Tuesday, March 27, 2012

How to get requests from agents and editors

I'm spending my morning speaking at  my old middle school's Career Day. This is my third year doing it, and I always go in feeling a bit queasy. Of course I once wore pleather pants in those hallways, so maybe the nausea is unrelated to public speaking. And Tweety Bird shoes. And-

Let's shift the conversation away from my bad fashion choices. Filling in for me today is a writer from our community, Leah Good, who... Okay, I'll just let her tell it:



Hello! My name is Leah Good, and I’m a seventeen year old author. I recently attended the 2012 Writing for the Soul conference where I had the opportunity to pitch my story to an editor and an agent. Stephanie has graciously agreed to let me share a bit of what I learned about getting ready for a conference and pitching.

Conferences are a great place to learn, network, and make contact with editors you would never be able to reach with a query letter. For the learning side of things, all you need to do is pack a notebook, pens, and a teachable spirit. Getting ready to pitch your book to an editor or agent takes a little more work.

Know Your Editors and Agents
There should be a list of attending editors and agents on the conference website. Start researching them by looking up each editor or agent’s submission guidelines. You will be limited in how many appointments you can have (my max was three), so this should help you weed out the editors and agents who don’t fit your book. When you finish this step, start learning as much as you can about the remaining professionals. If they have a blog, read as much of it as you can and take notes. Surf the web for interviews, and professional profiles. Try to make contact with authors the editor or agent has worked with.

When I decided on the agent I wanted to pitch to, I started reading through the last three years of her blog posts. It was a gold mine. In her posts she outlined what she wanted to hear in a pitch, what questions she was likely to ask, what her favorite books were, who her favorite characters were, and even when she got married! When I sat down to talk with her, it was exciting and satisfying when she asked one of the questions she had mentioned on the blog.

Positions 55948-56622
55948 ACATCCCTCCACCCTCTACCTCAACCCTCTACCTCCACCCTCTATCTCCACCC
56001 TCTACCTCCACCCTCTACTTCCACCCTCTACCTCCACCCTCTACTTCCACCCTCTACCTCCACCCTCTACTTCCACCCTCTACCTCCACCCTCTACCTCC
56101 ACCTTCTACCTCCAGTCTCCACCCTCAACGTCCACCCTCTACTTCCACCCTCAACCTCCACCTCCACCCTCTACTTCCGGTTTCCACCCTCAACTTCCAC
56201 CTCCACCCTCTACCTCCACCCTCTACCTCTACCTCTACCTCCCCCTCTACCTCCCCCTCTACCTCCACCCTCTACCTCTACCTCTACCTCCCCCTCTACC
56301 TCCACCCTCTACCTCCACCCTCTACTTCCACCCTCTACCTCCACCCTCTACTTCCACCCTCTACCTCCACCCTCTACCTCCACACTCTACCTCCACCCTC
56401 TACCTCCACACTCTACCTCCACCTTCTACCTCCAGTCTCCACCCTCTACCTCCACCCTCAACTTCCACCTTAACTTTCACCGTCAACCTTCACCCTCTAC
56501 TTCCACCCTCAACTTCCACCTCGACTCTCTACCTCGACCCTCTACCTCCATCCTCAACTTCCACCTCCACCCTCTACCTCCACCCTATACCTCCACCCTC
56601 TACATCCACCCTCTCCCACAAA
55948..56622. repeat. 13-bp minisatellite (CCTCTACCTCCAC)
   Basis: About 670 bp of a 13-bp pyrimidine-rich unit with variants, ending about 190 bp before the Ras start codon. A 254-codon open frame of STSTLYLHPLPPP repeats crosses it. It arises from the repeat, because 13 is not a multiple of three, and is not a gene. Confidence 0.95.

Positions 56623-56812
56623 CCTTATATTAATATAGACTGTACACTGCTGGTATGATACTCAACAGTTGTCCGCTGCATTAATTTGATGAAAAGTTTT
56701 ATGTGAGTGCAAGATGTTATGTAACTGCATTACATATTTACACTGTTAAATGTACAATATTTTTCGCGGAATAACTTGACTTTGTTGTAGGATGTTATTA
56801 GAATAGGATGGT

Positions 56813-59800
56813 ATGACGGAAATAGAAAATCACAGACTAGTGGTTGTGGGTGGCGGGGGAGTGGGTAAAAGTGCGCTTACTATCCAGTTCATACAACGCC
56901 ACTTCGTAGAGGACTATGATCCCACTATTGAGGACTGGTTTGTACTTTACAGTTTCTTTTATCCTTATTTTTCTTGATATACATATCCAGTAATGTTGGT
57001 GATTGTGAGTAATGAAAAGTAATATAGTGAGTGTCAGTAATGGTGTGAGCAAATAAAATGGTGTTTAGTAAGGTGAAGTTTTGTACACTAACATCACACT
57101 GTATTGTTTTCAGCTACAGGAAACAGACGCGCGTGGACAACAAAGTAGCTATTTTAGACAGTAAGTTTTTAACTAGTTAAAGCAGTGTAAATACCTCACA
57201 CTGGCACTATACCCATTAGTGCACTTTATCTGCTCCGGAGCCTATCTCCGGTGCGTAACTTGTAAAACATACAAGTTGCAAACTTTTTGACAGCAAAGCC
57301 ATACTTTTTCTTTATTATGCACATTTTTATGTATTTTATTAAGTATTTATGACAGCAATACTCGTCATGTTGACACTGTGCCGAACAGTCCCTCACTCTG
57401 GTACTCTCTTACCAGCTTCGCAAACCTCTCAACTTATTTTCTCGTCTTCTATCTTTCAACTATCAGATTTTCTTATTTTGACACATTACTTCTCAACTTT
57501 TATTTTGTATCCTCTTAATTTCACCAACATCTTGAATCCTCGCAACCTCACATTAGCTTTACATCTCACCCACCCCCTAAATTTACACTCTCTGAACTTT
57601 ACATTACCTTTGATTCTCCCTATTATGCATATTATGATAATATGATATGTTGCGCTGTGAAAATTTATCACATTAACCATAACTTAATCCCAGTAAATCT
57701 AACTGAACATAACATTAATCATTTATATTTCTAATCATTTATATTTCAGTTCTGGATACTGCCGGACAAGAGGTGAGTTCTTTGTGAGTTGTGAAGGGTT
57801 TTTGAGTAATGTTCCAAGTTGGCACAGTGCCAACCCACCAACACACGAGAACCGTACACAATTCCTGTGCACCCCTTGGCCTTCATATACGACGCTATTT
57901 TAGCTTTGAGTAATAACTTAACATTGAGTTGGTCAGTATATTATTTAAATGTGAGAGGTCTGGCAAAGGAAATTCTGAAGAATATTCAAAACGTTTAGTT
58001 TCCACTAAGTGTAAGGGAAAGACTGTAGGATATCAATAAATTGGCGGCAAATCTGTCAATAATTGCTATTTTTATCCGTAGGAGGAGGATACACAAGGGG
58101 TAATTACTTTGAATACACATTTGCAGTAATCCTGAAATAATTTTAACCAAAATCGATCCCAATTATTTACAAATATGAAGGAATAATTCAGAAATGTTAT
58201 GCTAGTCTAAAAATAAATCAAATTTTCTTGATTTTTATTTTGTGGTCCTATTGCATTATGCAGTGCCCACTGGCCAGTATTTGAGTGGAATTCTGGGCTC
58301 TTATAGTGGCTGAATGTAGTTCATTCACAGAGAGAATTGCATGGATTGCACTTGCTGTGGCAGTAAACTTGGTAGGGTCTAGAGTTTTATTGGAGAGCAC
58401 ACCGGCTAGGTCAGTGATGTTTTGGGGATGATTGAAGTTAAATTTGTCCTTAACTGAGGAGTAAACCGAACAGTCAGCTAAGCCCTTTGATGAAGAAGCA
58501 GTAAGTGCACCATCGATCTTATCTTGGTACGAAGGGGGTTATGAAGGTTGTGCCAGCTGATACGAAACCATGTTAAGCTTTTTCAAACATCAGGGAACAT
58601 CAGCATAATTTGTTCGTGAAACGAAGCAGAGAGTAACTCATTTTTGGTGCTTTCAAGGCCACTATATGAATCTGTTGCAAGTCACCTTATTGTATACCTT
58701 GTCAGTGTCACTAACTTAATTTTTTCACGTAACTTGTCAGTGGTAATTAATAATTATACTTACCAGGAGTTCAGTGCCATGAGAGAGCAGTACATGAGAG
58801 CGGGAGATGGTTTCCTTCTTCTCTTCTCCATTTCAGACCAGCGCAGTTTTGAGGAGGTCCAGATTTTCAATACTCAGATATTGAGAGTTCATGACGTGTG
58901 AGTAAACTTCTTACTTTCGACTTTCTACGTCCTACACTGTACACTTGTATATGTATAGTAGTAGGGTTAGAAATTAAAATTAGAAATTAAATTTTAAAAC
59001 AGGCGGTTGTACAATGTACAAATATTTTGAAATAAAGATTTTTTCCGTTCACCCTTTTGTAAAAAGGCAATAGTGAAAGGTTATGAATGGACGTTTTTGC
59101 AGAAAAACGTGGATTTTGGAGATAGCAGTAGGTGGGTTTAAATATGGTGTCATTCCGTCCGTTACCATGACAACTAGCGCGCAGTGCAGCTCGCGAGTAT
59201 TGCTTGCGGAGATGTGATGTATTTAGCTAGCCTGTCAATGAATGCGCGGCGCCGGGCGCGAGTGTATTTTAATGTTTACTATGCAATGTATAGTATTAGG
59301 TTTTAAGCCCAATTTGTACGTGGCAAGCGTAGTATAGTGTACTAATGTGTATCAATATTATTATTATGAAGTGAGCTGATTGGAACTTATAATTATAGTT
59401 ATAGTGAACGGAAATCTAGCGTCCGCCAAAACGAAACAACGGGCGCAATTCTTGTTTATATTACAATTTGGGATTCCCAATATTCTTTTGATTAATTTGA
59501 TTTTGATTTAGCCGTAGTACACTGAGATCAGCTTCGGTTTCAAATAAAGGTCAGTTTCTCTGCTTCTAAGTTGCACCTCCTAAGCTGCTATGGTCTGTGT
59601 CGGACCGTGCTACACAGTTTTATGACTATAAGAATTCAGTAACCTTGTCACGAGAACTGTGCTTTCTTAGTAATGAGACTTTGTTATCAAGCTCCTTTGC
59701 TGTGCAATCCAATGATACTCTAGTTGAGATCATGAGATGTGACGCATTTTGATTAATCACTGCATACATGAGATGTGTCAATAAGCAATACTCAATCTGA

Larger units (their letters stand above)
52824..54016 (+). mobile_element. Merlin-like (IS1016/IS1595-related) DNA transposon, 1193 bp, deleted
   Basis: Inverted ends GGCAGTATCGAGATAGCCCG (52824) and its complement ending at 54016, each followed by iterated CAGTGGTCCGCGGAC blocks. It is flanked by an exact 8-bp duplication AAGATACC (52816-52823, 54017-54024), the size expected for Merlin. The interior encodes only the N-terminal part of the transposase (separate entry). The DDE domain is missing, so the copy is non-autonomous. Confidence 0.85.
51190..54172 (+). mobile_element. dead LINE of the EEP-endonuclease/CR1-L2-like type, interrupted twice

There wasn’t as much information available for the editor I pitched to. So instead of sifting through old blog posts, I started reading books she had edited. When I arrived at the conference I still didn’t know much about her personally, but I knew what writing style and themes she and her publisher were interested in.

Know What to Bring and What to Have Ready
Before you leave for a conference, know what the editors and agents you plan on pitching to want in a proposal. They probably won’t be ready to take a partial, synopsis, etc. at the conference, but if they ask you to send one you’ll want to do so as soon as you get home. Create your proposal and have it ready to go before you leave. (And bring a copy with you too. Just in case.) If they ask you to send them a proposal, you’ll probably have to tweak it based on what they tell you, but having it put together will save you a lot of time and stress.
A picture of the room where I pitched. This shows about half of it.
What editors and agents will take during an appointment is a one-sheet. A one-sheet is a single sheet of paper containing a synopsis of your story, a brief bio, and a picture that represents your story. Rachelle Gardner’s blog post on one-sheets helped me a lot.

And the Pitch
At the conference, I was lucky enough to have a session with a pitching coach before my editor/agent appointments.

(Stephanie cannot resist interjecting. Pitching coaches exist?!?! I had no idea! Okay, back to Leah.)

McNair Wilson taught me several important things. When you pitch, sit on the edge of your chair and make eye contact. You want to appear alert and professional, not bored. Don’t speak too quickly. You’re going to be nervous and nerves make you speed up. Concentrate on slowing down and speaking clearly.

Give your elevator pitch first and try to get the editor interested enough to ask questions about your story. In that elevator pitch, don’t give your characters names. At this point, names won’t mean anything to the editor. Instead, focus on the character’s relationship.

My pitch (post-coaching version) is, “What would happen if a childhood friendship between a slave and his master’s son continued into their teen years despite being forbidden? My story, Forever Freed, explores this question and shows what happens when friends are separated by an auction block.” Instead of using my main characters names, I called them “the master’s son” and “the friends”. Finally, pause before and after saying your title for the first time. Give the editor time to absorb it.

Getting ready to pitch is a lot of work, but it pays off. When you are waiting for your appointment, knowing that you have prepared to the best of your ability will help give you the confidence you need.

If you have questions, leave them below or feel free to pop over to my blog!

20 comments:

  1. Your book looks good! How neat that its centered on friends being seperated, not romantic partners. :)

    Good advice for those who plan to go a writing conference. :)

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  2. I learned a lot from this, thanks Leah! I never knew how much it took to prepare.
    I agree with Allison, I like the book being centered on friendship. It sounded like a good book. :)

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    1. Thank you both! I personally enjoy a break from boy/girl books every now and then and good friends are really special, so it made a good topic for me to write about. You can read an excerpt of the story on my blog.